The Atheist’s Burden: Must We Justify Disbelief?

The Atheist’s Burden: Must We Justify Disbelief?

21 minutes reading time

What is atheism, precisely? In modern discourse, atheism is often characterised as a lack of belief, specifically in deities. However, atheism is far from being a void. It inherently catalyses a variety of philosophical viewpoints and worldviews. These resulting beliefs, sprouting from what is ostensibly “non-belief,” create an intriguing paradox that prompts us to question: what is the true essence of atheism? Is it merely scepticism or denial? Does it invite a more complex and expansive array of thoughts, actions, and perceptions originating from this seeming non-belief?

Let’s start at the beginning: What does “belief” truly mean?

Our awareness and comprehension of the world around us translates into what we call “knowledge.” However, “belief” stretches beyond the simple apprehension of supposed facts. Knowledge is an understanding, a recognition of reality, but it doesn’t necessarily guide how we incorporate this understanding into our lives. On the other hand, belief is a confident acceptance of the truth of an idea or individual entity to such an extent that it can shape our personal values and actions. The more distinctive and influential a belief is, the more profoundly it should alter our lifestyle and behaviour.

Thus, the concept of belief is far more personal than mere knowledge. When we know something, we simply acknowledge its existence or truth from afar. However, when we embrace and rely on the truth of what we know, we elevate that knowledge into belief. Belief implies not just understanding, but also esteeming what we understand. This valuation is what shapes our interests and fuels our actions.

Consider something abstract like the concept of love. Many people “believe” in love. They have an understanding of what love is, based on their personal experiences, the culture they’re part of, the stories they’ve heard or read, and so on. But they also believe in the power of love to bring fulfilment, create strong bonds between individuals, and perhaps even to overcome difficulties or challenges.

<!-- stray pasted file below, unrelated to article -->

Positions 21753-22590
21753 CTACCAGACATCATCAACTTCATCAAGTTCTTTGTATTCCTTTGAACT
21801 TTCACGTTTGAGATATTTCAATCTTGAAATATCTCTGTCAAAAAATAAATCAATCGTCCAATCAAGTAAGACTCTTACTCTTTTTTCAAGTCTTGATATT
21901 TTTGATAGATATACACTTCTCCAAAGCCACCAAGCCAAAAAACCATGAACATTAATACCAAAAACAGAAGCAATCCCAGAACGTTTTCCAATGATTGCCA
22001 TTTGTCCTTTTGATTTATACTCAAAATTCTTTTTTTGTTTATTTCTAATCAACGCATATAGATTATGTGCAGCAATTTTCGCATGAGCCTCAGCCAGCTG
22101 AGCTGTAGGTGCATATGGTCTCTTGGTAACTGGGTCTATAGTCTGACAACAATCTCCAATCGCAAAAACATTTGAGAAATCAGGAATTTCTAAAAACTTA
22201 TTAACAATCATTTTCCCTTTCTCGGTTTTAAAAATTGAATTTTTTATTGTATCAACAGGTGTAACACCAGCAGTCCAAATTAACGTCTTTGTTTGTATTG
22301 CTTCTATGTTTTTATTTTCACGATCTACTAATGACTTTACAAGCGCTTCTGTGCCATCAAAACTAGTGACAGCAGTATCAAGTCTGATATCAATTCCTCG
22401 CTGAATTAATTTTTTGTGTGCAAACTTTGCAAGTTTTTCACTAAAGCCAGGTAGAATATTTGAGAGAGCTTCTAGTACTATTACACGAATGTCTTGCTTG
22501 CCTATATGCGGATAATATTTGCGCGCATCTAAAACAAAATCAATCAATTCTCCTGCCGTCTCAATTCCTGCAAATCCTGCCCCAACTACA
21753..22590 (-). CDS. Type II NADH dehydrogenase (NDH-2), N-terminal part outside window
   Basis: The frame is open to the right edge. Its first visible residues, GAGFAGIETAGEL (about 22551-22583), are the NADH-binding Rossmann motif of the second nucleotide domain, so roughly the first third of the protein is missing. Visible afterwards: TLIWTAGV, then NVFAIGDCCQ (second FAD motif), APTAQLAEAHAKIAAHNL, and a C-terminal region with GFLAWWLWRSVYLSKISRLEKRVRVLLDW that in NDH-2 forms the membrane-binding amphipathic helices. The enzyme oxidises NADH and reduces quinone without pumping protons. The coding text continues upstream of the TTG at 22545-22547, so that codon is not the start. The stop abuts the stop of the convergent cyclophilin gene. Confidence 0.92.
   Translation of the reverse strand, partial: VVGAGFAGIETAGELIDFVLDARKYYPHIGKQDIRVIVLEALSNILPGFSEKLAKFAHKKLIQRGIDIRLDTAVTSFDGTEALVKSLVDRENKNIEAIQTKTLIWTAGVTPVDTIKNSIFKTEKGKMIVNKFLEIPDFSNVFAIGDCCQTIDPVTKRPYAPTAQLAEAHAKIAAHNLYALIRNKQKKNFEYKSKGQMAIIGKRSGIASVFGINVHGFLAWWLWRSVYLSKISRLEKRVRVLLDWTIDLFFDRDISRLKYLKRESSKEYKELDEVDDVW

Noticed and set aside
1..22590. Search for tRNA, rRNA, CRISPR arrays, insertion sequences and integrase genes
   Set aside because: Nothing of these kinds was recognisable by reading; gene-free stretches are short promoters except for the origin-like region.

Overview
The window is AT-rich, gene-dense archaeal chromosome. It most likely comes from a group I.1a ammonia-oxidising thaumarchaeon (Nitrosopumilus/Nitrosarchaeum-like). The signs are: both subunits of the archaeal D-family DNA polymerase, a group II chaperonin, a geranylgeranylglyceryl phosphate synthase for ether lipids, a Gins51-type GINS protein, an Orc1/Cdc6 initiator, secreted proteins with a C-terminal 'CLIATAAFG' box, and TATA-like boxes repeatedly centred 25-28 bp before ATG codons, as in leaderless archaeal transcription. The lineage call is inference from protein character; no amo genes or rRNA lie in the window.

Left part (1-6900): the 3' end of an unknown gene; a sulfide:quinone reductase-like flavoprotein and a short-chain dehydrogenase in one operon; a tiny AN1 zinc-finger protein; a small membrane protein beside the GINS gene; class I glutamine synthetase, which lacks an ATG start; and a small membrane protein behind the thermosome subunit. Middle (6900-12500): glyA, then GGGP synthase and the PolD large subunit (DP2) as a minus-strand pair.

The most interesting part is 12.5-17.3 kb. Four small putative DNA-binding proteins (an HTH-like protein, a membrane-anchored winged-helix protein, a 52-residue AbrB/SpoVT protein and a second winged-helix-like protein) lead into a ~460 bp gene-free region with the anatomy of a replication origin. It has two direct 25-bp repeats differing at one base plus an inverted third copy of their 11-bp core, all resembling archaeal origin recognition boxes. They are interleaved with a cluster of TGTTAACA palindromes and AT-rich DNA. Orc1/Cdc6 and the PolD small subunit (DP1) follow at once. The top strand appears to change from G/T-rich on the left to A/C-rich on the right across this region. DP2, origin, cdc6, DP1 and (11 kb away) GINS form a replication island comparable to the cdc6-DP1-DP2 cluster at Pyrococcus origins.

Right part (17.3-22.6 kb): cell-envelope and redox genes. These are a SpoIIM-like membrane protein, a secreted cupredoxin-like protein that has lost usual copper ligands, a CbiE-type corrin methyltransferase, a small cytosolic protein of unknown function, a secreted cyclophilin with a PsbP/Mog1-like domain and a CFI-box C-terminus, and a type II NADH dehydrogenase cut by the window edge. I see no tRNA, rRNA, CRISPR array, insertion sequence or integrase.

Their belief in love might shape their values, decisions, and actions in significant ways. For example, it might influence how they interact with others, what they look for in a relationship, how they react to challenges or conflicts, and so on. They might make sacrifices for love, or take risks for it, driven by their belief in its importance and power.

In this example, love is not just a concept they understand or know about, but a belief they hold. It’s not just a fact or an idea to them, but a guiding principle that shapes their life. This highlights the difference between knowledge and belief. Belief transcends mere understanding or acknowledgement of a concept, such as love. It is not a simple recognition of truth; rather, it is a personal compass that directs our actions and constructs our worldview. I may tell you I think a bridge is strong, but when I drive an 18 ton truck over the bridge you will see that I truly believe in the bridge. Unlike knowledge, which confirms the truth of something, a belief embraces this truth and uses it to shape our life, dictating our values and behaviours. Hence, belief isn’t just cognitive acceptance of truth, it’s a guiding principle.

So, in philosophical terms, how should we understand atheism, and can it be compared to a belief system? Does it present any specific assertions, and does it carry any degree of certainty in these claims? Furthermore, how might these aspects impact one’s values in life? As we are about to explore, the term “atheism” can be employed in a variety of contexts, with its classification as a belief system depending on the specific definition applied. The word “atheism” is polysemous—it has multiple related meanings.

Strong or weak? The different faces of atheism

The psychological perspective

From a psychological perspective, which focuses on personal experiences and expressions, atheism denotes the absence of belief in God or gods, thereby identifying an atheist as someone who is not a theist.